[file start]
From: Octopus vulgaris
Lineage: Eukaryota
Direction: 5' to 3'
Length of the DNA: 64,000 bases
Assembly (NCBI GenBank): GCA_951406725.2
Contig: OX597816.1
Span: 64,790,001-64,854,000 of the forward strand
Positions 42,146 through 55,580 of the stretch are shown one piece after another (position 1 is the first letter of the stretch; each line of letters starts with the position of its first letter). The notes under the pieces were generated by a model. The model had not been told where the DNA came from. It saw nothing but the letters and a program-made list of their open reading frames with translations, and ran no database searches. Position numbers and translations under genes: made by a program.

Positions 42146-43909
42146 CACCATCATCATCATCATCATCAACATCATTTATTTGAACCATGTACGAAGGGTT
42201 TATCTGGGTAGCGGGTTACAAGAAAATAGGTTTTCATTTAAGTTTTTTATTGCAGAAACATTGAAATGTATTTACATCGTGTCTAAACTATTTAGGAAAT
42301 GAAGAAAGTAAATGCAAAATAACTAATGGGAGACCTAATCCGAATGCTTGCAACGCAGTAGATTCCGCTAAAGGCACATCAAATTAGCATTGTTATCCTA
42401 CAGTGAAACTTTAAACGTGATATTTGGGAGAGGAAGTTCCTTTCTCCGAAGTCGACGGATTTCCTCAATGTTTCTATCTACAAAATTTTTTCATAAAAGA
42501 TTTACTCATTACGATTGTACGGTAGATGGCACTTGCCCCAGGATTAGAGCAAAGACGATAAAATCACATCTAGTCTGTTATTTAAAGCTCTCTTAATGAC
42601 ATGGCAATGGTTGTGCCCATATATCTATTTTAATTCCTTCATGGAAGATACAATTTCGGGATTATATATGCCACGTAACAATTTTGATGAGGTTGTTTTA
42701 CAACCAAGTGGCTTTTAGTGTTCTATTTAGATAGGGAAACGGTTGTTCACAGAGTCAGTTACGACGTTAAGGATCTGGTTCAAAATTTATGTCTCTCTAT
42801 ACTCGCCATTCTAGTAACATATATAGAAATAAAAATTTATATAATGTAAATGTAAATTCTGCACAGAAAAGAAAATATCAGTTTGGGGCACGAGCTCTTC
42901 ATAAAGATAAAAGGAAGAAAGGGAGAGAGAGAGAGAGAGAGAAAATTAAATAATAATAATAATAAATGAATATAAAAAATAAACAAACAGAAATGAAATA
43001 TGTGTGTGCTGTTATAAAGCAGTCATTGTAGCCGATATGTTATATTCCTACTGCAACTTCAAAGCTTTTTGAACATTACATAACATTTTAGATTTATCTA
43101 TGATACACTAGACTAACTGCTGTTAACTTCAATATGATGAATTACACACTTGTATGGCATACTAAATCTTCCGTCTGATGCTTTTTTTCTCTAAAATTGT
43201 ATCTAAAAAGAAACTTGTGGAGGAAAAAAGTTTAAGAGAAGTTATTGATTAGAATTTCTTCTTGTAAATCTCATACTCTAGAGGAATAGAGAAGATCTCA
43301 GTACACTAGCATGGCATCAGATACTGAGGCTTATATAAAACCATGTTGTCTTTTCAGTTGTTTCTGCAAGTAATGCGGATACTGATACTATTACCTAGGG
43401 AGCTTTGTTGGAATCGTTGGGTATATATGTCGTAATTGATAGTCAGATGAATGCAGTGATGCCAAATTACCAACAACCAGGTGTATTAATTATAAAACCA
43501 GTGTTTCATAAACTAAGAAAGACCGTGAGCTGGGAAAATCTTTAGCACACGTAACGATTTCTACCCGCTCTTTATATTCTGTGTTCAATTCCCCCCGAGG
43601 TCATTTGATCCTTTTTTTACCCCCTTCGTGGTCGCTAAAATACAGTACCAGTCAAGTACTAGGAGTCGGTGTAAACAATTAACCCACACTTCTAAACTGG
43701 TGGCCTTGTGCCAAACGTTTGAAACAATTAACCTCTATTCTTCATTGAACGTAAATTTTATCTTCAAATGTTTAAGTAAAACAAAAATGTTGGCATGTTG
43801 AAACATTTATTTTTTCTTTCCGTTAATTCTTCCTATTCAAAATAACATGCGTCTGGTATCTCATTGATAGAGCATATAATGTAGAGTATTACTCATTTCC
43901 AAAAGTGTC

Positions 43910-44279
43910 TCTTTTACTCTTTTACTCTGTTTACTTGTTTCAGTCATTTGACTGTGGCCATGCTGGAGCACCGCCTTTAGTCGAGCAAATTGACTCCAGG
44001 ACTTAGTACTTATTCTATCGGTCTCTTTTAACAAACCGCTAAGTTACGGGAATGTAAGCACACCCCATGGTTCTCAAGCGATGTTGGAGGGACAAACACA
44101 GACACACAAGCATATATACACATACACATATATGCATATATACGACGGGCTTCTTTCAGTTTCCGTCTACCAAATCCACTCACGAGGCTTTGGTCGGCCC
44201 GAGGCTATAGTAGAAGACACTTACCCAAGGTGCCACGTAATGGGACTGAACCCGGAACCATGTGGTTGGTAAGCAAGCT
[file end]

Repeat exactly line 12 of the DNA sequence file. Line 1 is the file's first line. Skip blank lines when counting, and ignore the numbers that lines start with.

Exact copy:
42301 GAAGAAAGTAAATGCAAAATAACTAATGGGAGACCTAATCCGAATGCTTGCAACGCAGTAGATTCCGCTAAAGGCACATCAAATTAGCATTGTTATCCTA